The spoken word…Cocalico Oratory Invitational highlights students’ literary passions

By on March 30, 2016


When J.T. Hoopes began practicing for an oratory invitational this fall, he imagined delivering a speech made famous by John F. Kennedy.

Instead, the Paradise Elementary School fifth grader stood in front of about 200 parents and fellow students and delivered a speech of his own-completely by memory and with a humorous flourish.

J.T. was one of two dozen students from seven school districts to show off their public-speaking chops at the Cocalico Oratory Invitational on March 16.

The event was the brainchild of two Cocalico School district teachers who have seen the effect strong public speaking skills can have on a student’s classroom performance and overall esteem.

Seventh-grade social studies teacher Georgette Hackman has spent the last four years as an oratory fellow for Ford’s Theatre, creating speaking opportunities in her own district and developing lessons educators nationwide can use to build oratory skills.

Getting Reading Director Denise Logue to join her in creating a program that spread that passion to school children throughout Lancaster County wasn’t a hard sell.

“As we think about what kids need in the future, one thing that people will always need to be able to do is communicate their ideas,” Logue said. “Even in technology-driven fields, they’ll need to build confidence so they can explain their projects or products, whether that’s through personal communication or even video.”

The middle school curriculum offers chances to incorporate speech-making into lesson plans, but Logue said there is no requirement that it be taught. Students likely have to opt in to classes like speech and creative writing for routine exposure.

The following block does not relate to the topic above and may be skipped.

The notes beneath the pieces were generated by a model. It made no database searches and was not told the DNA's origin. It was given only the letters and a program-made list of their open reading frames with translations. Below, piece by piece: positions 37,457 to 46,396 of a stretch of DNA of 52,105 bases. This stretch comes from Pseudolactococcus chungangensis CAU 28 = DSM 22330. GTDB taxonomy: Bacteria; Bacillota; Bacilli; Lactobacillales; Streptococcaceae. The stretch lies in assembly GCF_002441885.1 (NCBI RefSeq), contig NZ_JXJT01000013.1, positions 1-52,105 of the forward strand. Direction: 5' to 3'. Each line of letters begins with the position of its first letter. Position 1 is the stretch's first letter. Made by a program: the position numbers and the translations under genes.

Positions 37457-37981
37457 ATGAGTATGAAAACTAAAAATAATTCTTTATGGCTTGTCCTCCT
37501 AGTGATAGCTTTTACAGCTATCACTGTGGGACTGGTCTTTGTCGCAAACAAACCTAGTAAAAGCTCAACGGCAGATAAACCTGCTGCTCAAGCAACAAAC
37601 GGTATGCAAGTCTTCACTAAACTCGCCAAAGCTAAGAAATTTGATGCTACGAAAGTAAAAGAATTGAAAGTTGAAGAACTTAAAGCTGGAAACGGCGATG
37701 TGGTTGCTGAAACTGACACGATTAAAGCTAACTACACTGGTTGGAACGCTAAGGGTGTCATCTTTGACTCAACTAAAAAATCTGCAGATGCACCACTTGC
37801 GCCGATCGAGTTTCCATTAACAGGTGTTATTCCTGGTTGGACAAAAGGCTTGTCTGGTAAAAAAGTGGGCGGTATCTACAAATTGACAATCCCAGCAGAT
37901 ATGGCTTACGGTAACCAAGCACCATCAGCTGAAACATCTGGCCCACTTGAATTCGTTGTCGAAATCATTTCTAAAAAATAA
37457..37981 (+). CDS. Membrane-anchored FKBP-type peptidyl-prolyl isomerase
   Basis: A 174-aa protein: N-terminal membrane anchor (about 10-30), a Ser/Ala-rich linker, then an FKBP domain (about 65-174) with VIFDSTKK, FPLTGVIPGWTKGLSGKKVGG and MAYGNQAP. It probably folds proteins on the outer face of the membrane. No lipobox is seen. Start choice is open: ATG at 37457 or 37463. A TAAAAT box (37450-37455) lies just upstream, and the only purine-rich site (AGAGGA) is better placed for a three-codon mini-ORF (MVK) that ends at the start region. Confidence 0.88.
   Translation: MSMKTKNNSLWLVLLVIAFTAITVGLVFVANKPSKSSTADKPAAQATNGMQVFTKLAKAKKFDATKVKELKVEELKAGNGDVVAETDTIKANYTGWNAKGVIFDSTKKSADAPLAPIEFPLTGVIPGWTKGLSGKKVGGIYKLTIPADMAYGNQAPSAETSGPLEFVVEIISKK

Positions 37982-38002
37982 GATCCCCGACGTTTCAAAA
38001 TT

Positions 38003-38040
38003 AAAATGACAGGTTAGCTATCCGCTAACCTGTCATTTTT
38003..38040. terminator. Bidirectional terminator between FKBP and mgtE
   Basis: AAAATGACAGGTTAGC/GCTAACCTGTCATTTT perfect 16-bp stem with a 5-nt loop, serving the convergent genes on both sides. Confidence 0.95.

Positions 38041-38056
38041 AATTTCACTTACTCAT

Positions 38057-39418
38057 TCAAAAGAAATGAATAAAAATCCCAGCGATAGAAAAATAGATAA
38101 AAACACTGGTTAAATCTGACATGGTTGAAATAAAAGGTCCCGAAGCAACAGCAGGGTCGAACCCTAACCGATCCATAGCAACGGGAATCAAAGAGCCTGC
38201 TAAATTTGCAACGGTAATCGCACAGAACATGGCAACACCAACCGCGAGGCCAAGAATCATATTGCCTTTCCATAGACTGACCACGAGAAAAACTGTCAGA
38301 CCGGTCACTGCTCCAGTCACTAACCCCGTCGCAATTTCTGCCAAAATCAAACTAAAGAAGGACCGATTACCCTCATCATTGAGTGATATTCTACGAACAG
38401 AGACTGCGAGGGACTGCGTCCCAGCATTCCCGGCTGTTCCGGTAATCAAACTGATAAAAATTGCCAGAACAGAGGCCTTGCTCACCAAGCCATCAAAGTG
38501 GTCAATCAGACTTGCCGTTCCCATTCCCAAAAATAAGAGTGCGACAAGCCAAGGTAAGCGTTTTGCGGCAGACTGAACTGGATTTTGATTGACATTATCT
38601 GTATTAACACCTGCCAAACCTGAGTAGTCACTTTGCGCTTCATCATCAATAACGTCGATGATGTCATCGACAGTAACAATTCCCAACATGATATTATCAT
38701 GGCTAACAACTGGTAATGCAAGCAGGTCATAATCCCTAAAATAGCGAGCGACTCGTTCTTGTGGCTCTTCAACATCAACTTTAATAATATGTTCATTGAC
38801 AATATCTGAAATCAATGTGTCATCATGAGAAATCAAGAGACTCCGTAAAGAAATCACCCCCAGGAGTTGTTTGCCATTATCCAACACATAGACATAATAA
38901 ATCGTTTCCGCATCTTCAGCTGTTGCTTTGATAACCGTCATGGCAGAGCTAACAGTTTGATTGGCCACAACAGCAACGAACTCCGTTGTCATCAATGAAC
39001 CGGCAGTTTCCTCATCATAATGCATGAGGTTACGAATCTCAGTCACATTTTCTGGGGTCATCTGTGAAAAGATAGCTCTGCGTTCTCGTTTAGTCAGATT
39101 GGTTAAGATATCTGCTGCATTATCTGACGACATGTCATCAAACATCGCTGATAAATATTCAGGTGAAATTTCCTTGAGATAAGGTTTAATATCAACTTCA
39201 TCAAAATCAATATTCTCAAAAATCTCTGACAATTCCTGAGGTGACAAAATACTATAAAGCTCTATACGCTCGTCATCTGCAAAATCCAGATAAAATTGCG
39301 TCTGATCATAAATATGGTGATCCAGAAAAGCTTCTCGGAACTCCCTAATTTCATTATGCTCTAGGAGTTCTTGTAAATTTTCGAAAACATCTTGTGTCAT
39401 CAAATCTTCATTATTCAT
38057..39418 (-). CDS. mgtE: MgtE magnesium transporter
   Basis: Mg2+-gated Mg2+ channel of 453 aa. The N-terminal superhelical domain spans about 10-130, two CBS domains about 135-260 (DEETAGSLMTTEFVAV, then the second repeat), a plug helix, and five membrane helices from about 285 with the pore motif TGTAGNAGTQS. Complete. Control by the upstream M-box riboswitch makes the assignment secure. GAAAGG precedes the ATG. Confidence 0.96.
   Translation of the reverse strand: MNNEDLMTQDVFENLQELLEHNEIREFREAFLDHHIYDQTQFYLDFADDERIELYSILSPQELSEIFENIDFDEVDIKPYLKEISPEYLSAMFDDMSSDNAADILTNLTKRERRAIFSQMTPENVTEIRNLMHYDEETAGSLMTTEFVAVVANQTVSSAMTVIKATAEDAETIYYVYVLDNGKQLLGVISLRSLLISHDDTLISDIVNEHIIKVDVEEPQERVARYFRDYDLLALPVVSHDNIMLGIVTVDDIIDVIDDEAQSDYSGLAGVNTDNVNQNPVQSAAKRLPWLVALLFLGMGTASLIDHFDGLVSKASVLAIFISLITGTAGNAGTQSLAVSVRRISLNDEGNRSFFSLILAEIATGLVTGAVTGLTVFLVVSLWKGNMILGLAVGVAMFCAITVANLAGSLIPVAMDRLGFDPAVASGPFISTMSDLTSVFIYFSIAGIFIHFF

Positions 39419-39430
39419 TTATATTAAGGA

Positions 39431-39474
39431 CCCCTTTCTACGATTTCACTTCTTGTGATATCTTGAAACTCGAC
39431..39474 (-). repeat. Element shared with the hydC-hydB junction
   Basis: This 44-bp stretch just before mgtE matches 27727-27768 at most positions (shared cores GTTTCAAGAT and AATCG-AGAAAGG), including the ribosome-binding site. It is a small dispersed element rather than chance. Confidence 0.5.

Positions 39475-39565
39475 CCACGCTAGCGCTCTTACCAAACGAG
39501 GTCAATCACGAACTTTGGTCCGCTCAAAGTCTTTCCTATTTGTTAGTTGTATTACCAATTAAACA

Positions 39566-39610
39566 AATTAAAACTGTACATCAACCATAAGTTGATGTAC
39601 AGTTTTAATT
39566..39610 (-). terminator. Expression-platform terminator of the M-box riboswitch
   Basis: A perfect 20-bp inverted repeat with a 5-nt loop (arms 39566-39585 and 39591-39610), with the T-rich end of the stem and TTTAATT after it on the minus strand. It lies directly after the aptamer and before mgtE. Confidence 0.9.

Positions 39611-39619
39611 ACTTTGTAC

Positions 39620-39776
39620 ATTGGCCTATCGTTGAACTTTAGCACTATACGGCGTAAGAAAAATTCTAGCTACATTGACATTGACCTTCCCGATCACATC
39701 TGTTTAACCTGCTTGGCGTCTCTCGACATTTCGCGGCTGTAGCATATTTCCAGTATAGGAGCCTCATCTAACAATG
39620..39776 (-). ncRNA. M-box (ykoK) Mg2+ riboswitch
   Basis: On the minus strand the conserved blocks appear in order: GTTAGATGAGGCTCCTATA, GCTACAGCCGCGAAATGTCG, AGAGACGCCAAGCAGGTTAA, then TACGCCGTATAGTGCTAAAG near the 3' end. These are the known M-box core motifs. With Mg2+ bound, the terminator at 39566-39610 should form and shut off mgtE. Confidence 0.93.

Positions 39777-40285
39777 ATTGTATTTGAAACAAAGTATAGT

The oratory invitational seemed a natural way to develop interest in what some consider to be a lost art. In late fall, Hackman and Logue sent word to all the districts in Lancaster County and some beyond, inviting students in grades five to eight to enter.

To broaden the appeal, they allowed students to deliver a two-minute speech by a historic figure or create their own.

In Pequea Valley, Reading Specialist Marie Johnston worked with fifth-grade teacher Courtney Heckman and several students to develop presentation during after-school sessions. Several abandoned the idea of delivering an existing speech and asked to write their own, were allowed class time to devote to fleshing out their topics.

“When practicing the words of other speakers, they weren’t as passionate,” Johnston said.

Hoopes, wearing a plaid sweatshirt, spoke about the challenges faced by Martin Luther King Jr. and Susan B. Anthony and implored the audience to get involved in something that matters to them.

“If someone facing such adversity and change the world, don’t you think you can?” he asked.

His classmates &tstr; and one sixth grader from the district &tstr; spoke about individuality, perseverance, and bullying prevention. In a sea of speeches paying homage to politicians, Kaden Riehl quoted NFL Hall of Famer Michael Irvin’s “Look up, get up, don’t ever give up” speech in telling the story of Michael Jordan’s success. Others delivered scenes penned by playwrights and poets or speeches delivered by young actors.

All of the students said they rounded out their opinion speeches with information gleamed from their school laptops, whether those were details about Columbine shooting victim Rachel Scott or famous lines by author Oscar Wilde or statesman Edmund Burke.

Many of the students chose topics with personal meaning, as was the case for Juliana Martin, a Cocalico seventh grader, who spoke about childhood hunger and her efforts to combat it in her community and around the world.

Martin was one of several entrants to use a platform mirroring NPR’s “This I Believe” project.

Afterward, keynote speaker and Toastmaster Dan Hershey told the students that it’s perfectly normal for words to come out wrong, especially given their age and inexperience.

Hershey, an engineer once frightened to fainting by public speaking, talked about an 18-word note of encouragement he received after giving his first speech with the Toastmasters organization.

“This event could be the 18-words moment for one of these kids, all of these kids,” he said. “The moment of support and encouragement that propels them forward.”

The event, too, will be moving forward.

Sally Flaherty, a curriculum director for the state Department of Education, said afterward she hopes to build a statewide model based on Cocalico’s event.

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